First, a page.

The absence of the veins in the Rhiconich Terrane is consistent with the suggestion that it was not finally amalgamated to the Assynt Terrane until the Laxfordian.NOTICE: this is the author’s version of a work that was accepted for publication in Precambrian Research,.Changes resulting from the publishing process, such as peer review, editing, corrections, structural formatting, and other quality control mechanisms may not be reflected in this document.

A definitive version was subsequently published in Precambrian Research, 246, June 2014, 10.1016/j.precamres.20.

(2014), Re-Os Dating of Pyrite From the Taocun Fe Deposit, Ningwu Basin, Lower Yangtze River Valley, Eastern China.

Six pyrite samples from the giant Bayan Obo REE-Nb-Fe deposit are dated by Re-Os technique.

Pyrite studied is associated with barite and separated from a vein cutting REE mineralization.

(2014) 'Structural characteristics and Re–Os dating of quartz-pyrite veins in the Lewisian Gneiss Complex, NW Scotland : evidence of an Early Paleoproterozoic hydrothermal regime during terrane amalgamation.', In the Archaean basement rocks of the Assynt and Gruinard terranes of the mainland Lewisian Complex in NW Scotland, a regional suite of quartz-pyrite veins cross-cut regional Palaeoproterozoic (Badcallian, ca. The almost orthogonal orientation of the quartz veins (NE-SW) to the Scourie dykes (NW-SE) are incompatible and must result from distinct paleostress regimes suggesting they are related to different tectonic events.

The quartz veins are overprinted by amphibolite-greenschist facies Laxfordian deformation fabrics (ca. The hydrothermal mineral veins comprise a multimodal system of tensile/hybrid hydraulic fractures which are inferred to have formed during a regional phase of NW-SE extension.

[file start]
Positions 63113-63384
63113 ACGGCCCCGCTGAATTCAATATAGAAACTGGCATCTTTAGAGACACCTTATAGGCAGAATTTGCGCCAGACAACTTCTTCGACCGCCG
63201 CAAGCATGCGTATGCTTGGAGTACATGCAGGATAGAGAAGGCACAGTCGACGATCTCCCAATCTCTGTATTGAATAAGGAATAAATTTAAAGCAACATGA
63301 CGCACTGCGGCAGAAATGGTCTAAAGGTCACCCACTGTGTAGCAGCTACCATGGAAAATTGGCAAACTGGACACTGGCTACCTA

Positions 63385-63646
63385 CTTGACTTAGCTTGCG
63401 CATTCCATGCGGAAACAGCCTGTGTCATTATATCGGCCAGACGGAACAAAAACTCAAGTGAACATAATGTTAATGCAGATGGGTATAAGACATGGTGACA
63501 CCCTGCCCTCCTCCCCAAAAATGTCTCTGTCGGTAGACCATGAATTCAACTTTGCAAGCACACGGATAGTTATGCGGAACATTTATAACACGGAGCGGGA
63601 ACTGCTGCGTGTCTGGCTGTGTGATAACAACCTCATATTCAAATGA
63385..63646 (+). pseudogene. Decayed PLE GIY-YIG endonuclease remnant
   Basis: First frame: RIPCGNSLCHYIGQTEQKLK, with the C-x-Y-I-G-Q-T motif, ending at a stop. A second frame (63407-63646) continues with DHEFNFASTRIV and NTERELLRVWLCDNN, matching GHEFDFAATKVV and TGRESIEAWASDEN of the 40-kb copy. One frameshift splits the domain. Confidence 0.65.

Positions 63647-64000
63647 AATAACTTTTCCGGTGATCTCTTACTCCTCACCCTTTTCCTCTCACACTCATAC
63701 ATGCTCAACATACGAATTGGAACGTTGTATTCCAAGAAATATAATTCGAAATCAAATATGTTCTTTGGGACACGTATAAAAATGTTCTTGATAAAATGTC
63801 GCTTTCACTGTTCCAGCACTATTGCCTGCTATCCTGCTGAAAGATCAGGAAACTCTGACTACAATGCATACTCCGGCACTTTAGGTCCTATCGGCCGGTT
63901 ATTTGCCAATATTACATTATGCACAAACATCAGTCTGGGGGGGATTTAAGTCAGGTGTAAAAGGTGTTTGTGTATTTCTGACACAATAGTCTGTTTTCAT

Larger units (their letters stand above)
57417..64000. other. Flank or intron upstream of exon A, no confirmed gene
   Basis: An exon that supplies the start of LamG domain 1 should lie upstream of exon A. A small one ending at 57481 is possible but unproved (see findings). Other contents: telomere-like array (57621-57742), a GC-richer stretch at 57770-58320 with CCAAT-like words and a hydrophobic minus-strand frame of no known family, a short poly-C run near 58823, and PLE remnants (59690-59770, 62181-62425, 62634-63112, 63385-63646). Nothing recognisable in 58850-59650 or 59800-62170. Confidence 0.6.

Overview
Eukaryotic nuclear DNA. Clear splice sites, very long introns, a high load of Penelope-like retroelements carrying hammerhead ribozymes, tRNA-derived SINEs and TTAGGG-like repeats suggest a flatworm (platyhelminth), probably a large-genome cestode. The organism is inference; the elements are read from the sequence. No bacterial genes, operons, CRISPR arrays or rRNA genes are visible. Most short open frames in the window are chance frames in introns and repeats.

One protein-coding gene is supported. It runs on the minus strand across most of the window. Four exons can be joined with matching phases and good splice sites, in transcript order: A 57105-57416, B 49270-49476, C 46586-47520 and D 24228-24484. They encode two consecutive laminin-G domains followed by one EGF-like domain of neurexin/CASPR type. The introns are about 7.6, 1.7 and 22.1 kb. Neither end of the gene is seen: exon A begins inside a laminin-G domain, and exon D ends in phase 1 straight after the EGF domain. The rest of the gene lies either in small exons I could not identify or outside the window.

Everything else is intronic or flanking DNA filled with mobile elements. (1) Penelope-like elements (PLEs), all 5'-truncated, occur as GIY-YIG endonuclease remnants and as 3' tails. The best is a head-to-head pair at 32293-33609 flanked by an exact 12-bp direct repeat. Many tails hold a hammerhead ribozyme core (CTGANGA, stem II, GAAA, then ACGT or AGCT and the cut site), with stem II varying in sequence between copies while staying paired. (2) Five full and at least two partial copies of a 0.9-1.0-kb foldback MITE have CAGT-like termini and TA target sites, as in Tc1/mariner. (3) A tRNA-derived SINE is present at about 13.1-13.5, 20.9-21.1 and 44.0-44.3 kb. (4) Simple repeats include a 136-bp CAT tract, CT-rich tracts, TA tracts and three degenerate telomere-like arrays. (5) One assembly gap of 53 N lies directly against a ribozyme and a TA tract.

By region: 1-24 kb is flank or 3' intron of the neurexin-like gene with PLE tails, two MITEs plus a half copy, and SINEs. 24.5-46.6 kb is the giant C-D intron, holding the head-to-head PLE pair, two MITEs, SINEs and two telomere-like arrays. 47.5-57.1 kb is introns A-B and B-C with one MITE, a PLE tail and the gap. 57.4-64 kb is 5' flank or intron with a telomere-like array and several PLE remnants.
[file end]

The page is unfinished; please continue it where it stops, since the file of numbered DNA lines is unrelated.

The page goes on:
This hypothesis is supported by Rhenium–Osmium dating of pyrite that yields an age of 2249 ± 77 Ma, placing the vein-hosted mineralisation event after the oldest published dates for the Scourie Dykes (2420 Ma), but before the youngest ages (1990 Ma).

Sulphur isotope analysis suggests that the sulphur associated with the pyrite is isotopically indistinguishable from primitive mantle. 2250 Ma quartz-pyrite veins in both the Assynt and Gruinard terranes confirms that these crustal units were amalgamated during or prior to Inverian deformation.

Pyrites analyzed contain 16–30 ng Re and 0.10–0.16 ng Os, and yield a Caledonian isochron age of 439 ±86 Ma.

High Re/Os ratio, low Os concentration and highly radiogenic Os isotopic ratios of these samples suggest that they are of crustal origin.

The northern margin of the North China Block was a passive continental margin, but not a subduction zone with enormous volcanic activities in the Early Paleozoic Era.